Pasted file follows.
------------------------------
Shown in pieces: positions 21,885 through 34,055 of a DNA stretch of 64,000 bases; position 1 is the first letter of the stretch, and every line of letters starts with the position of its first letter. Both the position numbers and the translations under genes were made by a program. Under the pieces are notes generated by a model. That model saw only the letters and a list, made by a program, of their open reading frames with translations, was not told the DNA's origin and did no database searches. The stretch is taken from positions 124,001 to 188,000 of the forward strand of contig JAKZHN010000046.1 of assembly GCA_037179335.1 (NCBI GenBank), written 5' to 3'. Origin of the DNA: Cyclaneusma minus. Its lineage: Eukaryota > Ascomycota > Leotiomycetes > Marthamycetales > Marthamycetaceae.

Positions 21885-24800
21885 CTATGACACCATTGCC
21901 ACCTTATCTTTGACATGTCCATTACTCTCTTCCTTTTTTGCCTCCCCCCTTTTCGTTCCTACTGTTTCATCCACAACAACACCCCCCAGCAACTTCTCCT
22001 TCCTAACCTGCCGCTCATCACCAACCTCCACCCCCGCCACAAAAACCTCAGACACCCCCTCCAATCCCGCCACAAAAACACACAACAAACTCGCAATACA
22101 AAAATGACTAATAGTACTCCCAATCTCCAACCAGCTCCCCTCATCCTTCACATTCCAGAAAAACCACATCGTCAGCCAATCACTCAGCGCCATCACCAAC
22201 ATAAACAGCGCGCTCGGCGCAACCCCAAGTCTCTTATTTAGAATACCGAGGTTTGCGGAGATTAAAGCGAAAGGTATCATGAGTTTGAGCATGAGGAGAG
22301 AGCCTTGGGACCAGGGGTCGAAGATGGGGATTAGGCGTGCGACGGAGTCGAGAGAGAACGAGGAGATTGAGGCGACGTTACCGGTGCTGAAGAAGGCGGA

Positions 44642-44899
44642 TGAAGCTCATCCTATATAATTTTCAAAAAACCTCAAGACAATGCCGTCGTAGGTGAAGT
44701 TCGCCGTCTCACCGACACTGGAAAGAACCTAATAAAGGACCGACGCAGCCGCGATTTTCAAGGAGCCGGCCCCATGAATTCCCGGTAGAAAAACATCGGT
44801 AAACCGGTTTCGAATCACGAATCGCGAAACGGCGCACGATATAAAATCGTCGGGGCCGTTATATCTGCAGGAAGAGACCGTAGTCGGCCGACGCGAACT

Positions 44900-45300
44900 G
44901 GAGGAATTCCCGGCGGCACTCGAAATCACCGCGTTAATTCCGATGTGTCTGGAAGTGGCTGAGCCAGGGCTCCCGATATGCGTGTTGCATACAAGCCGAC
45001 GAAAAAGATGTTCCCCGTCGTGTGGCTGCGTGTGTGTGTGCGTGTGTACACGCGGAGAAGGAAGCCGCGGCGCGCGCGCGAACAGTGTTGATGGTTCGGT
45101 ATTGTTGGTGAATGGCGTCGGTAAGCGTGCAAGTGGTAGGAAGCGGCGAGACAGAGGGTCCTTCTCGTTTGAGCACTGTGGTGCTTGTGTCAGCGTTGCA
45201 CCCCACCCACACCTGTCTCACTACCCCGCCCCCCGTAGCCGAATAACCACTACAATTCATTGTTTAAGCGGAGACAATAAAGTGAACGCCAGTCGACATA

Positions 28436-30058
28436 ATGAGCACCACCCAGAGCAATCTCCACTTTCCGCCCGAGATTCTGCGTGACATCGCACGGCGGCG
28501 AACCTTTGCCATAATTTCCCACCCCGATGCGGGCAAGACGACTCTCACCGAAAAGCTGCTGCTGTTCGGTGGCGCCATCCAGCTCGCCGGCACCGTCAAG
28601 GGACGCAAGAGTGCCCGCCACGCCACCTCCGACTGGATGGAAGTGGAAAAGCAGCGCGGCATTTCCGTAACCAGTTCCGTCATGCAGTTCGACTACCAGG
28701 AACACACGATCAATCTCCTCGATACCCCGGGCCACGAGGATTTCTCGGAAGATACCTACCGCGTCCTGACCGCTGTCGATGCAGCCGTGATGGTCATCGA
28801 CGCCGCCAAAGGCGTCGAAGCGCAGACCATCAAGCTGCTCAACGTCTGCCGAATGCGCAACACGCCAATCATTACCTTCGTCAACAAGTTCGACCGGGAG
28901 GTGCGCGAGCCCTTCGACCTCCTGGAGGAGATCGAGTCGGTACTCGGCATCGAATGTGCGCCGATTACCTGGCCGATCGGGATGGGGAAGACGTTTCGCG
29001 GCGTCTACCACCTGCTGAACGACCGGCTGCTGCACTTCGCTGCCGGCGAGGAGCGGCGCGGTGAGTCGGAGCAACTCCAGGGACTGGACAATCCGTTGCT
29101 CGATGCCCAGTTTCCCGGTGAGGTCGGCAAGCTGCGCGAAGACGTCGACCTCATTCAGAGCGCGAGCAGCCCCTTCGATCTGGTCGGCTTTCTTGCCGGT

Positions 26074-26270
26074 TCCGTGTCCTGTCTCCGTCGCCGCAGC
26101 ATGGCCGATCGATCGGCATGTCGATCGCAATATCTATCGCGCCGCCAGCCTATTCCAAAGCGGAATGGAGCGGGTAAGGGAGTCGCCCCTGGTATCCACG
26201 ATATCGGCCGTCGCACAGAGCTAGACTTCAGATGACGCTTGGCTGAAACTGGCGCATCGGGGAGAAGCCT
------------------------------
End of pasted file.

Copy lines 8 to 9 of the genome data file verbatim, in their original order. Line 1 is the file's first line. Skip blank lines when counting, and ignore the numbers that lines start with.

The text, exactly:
22301 AGCCTTGGGACCAGGGGTCGAAGATGGGGATTAGGCGTGCGACGGAGTCGAGAGAGAACGAGGAGATTGAGGCGACGTTACCGGTGCTGAAGAAGGCGGA

Positions 44642-44899